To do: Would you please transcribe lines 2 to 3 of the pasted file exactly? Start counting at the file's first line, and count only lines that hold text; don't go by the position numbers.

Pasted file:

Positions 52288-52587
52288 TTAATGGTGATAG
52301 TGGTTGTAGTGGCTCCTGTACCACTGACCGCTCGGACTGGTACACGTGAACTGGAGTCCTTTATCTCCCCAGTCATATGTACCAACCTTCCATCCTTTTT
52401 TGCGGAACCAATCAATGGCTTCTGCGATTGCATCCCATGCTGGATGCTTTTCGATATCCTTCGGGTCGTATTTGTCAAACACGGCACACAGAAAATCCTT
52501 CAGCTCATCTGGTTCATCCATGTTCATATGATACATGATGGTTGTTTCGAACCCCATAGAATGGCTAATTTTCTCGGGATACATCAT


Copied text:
52288 TTAATGGTGATAG
52301 TGGTTGTAGTGGCTCCTGTACCACTGACCGCTCGGACTGGTACACGTGAACTGGAGTCCTTTATCTCCCCAGTCATATGTACCAACCTTCCATCCTTTTT